The decade-long saga of a notorious street gang member from Chattanooga accused of murder took another turn Wednesday when his retrial ended with him convicted of a lesser offense in Knox County Criminal Court.
Jamar Laquinn Frazier, 33, was found guilty of second-degree murder for the killing of Christopher Melton, 19, in 2012. Frazier had been accused of first-degree murder, but jurors chose the lesser included offense following a three-day trial that included testimony from 14 experts and eyewitnesses.
Frazier was originally convicted of killing Melton in 2016, but he was freed three years later when the Court of Criminal Appeals reversed his first-degree murder conviction. The appellate court ruled the trial judge had improperly allowed evidence that Frazier had been seen with a firearm the day before Melton’s death.
The appellate court also ruled that jurors shouldn’t have been told of his “possible involvement in the killing of a witness to the shooting in this case,” court records show.
That witness, a man named Robert Reed, was shot to death a few days after Melton was killed. Prosecutors noted similarities between the two cases (for instance, each man died of a single gunshot wound to the head) yet no one has ever been charged with killing Reed and his murder remains officially unsolved.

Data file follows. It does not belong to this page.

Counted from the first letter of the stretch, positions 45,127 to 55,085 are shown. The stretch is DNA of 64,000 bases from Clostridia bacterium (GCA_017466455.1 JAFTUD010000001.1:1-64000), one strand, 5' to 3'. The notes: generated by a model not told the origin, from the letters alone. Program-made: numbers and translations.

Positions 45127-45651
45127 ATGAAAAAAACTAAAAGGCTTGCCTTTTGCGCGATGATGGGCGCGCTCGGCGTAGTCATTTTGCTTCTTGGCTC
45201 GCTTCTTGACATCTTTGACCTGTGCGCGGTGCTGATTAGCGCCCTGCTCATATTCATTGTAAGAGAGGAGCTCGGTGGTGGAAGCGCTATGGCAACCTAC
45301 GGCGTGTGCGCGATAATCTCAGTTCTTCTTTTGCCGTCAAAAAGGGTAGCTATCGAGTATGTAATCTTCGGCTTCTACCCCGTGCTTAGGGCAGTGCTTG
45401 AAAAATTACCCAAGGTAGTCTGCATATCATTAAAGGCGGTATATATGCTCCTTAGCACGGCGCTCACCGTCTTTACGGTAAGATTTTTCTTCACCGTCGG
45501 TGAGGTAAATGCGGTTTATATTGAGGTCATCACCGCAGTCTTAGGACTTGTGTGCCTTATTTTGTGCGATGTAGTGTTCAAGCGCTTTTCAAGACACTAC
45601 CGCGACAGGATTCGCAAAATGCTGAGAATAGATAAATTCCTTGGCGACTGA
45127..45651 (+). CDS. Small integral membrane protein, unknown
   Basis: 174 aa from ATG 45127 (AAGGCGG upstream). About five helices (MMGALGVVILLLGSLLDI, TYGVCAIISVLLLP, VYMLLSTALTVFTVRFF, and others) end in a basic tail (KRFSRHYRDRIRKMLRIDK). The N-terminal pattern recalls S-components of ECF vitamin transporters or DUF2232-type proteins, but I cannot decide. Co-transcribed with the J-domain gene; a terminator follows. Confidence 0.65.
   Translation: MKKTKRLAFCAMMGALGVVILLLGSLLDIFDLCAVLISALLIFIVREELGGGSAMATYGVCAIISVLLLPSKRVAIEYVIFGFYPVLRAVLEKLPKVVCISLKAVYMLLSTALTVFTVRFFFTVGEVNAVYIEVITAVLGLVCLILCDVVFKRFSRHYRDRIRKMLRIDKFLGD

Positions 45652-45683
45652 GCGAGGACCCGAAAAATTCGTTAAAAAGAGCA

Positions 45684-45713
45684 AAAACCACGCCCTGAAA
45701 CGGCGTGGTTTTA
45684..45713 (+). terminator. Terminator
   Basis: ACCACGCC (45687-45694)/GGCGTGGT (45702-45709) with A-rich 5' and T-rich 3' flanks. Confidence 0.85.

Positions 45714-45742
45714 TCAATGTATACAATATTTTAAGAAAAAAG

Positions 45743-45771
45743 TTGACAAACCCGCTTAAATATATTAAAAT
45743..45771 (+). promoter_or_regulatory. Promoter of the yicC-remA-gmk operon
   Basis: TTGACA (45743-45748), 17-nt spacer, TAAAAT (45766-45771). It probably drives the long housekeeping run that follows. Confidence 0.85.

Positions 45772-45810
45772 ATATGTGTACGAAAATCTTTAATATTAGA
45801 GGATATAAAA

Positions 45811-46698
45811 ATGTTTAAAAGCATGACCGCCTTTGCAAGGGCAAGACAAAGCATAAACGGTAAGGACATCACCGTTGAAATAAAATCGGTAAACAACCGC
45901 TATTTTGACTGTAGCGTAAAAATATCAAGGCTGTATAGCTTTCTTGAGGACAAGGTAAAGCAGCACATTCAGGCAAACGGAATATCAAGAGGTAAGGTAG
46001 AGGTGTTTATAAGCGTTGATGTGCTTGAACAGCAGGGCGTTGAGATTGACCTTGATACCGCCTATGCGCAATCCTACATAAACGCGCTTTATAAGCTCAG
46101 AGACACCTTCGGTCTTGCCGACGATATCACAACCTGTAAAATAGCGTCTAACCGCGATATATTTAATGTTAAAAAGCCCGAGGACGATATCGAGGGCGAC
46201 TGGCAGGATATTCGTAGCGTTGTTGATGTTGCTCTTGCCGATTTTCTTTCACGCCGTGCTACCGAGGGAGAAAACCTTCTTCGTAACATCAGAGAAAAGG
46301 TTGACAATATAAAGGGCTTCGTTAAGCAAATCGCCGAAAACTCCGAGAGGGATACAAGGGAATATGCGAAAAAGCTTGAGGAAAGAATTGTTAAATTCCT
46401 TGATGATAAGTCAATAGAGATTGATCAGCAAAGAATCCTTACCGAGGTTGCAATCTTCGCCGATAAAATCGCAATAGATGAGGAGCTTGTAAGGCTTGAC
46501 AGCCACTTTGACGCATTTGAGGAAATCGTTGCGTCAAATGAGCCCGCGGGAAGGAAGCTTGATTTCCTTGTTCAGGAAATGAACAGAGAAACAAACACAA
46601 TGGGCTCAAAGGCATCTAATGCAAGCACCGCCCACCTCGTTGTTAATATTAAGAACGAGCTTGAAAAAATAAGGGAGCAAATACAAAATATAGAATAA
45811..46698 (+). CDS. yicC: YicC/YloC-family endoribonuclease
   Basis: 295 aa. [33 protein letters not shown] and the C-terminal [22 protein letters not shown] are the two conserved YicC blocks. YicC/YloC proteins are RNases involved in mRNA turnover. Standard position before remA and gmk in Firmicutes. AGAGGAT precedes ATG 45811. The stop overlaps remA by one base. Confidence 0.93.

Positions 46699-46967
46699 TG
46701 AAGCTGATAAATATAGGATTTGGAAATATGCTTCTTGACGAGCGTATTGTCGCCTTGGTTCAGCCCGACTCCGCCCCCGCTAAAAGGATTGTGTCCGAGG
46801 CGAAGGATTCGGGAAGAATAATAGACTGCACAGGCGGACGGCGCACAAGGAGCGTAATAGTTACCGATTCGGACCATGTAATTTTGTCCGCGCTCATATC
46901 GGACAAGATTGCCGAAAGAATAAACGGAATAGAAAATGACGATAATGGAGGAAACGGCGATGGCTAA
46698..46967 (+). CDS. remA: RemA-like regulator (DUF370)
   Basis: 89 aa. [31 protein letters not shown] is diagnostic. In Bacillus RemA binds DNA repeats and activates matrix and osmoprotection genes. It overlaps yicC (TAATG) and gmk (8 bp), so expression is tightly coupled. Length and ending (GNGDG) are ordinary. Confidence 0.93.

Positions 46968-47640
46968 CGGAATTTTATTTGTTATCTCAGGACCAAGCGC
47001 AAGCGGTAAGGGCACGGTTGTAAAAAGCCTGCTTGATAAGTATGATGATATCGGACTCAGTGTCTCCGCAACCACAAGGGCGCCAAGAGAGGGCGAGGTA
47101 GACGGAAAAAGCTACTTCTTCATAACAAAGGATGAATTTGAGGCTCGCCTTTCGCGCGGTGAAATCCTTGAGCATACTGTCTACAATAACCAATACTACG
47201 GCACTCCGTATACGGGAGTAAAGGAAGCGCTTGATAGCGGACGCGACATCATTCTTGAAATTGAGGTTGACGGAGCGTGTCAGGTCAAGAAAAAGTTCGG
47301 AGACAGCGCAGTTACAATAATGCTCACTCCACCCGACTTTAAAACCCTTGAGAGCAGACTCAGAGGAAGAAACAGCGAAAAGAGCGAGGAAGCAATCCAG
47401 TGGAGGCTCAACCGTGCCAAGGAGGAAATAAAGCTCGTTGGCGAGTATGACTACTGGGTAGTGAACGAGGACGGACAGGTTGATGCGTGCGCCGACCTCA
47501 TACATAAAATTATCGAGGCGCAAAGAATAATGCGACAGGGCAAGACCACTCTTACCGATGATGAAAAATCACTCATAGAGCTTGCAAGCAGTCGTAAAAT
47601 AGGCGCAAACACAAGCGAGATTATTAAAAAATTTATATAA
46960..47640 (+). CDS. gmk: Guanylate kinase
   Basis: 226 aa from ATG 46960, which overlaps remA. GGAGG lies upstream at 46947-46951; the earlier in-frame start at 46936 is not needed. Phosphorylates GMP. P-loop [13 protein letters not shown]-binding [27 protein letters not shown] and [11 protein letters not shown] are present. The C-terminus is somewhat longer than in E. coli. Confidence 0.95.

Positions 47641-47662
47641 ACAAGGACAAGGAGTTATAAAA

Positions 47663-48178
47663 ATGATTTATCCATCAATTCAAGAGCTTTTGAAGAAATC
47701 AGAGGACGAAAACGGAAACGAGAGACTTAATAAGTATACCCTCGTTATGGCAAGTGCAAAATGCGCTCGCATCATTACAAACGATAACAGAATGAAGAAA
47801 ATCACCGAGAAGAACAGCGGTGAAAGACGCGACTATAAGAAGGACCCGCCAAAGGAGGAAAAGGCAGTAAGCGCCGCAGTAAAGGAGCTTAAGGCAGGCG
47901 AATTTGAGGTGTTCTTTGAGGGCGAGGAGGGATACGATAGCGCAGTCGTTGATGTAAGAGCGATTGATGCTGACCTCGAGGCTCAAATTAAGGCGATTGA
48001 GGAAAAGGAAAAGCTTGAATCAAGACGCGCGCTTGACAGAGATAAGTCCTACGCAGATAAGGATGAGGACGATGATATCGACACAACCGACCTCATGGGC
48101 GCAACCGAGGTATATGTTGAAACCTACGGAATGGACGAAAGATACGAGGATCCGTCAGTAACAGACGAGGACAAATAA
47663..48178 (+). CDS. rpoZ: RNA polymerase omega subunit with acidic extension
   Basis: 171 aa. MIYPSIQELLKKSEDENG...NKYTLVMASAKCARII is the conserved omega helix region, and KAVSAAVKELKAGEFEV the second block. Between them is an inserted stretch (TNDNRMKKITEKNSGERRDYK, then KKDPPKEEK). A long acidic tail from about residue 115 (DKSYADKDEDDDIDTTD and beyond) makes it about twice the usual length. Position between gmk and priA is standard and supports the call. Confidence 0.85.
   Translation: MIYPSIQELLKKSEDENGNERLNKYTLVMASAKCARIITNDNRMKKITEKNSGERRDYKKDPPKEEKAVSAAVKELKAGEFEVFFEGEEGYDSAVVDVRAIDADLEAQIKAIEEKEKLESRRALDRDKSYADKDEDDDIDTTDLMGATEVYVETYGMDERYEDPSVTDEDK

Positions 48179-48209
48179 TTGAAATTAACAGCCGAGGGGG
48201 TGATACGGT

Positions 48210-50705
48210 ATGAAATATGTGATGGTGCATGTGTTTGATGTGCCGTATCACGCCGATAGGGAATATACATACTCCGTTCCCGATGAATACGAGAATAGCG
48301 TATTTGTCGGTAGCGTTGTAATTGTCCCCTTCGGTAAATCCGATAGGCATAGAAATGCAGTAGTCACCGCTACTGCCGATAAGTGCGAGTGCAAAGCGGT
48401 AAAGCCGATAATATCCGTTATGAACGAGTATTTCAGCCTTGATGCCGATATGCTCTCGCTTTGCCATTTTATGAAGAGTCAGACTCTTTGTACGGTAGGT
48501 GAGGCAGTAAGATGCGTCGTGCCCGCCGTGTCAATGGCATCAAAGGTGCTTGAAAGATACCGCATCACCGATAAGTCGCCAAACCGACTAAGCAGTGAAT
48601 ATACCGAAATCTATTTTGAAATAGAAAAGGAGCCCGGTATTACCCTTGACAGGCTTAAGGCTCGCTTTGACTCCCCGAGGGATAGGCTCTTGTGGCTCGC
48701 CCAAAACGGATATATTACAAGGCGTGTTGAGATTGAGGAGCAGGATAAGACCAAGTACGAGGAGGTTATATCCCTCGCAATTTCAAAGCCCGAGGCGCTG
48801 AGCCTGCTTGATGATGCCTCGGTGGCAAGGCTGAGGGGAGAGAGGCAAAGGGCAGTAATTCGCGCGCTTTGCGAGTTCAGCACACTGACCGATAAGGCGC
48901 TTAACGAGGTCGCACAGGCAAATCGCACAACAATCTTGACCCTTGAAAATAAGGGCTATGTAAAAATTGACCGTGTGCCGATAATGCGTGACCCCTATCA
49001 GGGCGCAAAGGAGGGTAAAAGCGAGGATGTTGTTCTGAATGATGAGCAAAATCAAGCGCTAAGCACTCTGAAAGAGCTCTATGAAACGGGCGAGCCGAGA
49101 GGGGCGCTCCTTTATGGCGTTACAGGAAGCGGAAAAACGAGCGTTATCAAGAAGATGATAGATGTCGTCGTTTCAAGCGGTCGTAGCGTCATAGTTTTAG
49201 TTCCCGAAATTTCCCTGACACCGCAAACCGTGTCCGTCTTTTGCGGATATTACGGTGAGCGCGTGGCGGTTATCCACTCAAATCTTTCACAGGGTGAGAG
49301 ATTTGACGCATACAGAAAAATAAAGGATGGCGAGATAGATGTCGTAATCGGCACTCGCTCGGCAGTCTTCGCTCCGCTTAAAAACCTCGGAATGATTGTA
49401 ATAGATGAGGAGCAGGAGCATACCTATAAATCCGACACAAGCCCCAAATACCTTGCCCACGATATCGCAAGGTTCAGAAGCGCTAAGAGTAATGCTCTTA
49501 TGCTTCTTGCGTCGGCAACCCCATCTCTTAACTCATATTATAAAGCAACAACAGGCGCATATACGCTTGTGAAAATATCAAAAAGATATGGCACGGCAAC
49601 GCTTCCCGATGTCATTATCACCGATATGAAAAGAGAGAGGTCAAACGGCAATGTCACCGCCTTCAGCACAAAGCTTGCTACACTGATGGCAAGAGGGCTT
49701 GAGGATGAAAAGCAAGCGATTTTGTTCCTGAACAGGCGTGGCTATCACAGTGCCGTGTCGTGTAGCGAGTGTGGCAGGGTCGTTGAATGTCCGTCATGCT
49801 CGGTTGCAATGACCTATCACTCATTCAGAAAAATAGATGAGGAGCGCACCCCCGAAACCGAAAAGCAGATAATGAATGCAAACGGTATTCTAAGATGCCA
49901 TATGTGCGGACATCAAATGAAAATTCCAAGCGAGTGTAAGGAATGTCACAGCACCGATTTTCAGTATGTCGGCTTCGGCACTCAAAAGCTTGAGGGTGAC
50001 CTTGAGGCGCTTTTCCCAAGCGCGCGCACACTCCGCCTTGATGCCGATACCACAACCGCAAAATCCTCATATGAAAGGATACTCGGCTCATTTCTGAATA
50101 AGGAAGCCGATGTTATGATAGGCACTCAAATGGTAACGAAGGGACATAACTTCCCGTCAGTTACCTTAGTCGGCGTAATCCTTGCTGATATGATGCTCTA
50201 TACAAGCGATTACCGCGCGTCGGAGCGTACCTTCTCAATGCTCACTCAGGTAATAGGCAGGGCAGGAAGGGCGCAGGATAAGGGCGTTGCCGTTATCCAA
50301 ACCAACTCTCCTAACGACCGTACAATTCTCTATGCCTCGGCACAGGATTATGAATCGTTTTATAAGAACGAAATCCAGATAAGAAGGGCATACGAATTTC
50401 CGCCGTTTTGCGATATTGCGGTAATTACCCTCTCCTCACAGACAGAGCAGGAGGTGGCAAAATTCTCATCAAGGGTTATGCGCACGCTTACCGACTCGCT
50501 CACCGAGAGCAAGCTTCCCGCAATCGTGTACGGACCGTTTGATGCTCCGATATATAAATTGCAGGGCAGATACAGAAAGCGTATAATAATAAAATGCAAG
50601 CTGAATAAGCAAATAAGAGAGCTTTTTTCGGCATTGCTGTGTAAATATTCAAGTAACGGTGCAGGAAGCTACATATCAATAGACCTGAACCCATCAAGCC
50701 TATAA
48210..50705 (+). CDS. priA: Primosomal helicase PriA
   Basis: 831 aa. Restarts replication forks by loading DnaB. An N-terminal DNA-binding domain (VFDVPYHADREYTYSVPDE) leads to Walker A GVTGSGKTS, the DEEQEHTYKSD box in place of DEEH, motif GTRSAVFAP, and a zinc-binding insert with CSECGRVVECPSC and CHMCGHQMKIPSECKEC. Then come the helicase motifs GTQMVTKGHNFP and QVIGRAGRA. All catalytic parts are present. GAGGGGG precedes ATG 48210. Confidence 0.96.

In this week’s retrial, Assistant DAs Hector Sanchez and Larry Dillon told jurors that Knoxville Police Department officers responded to a shooting at 131 Overbrook Drive in South Knoxville on July 3, 2012, according to DA’s Office spokesperson Sean McDermott.
“The investigation showed that Frazier was part of a group called the Black Crime Family, a group Frazier claimed to be a rap record label but authorities know to be a criminal street gang affiliated with the Gangster Disciples,” McDermott said. “Frazier suspected the victim stole two ounces of marijuana from the group. Other members of the group tracked the victim to Overbrook Drive, assaulted him, and held him there until Frazier arrived.”
He continued: “Witnesses at the scene who saw the fight said Frazier arrived in a maroon Jeep Cherokee and chased the victim into the woods, brandishing a pistol. Frazier then shot the victim in the head.”
After the shooting, Frazier fled to Chattanooga where he was apprehended fifteen days later by the U.S. Marshals Service. KPD Investigator Tim Riddle later interrogated Frazier, whose account of events changed multiple times during the interview, McDermott said.
Criminal Court Judge Scott Green presided over Frazier’s trial and is scheduled to oversee his sentencing hearing on June 24. McDermott said he faces a 15- to 25-year prison term with no chance of parole and prosecutors will be pushing for the maximum sentence.
Published on April 30, 2021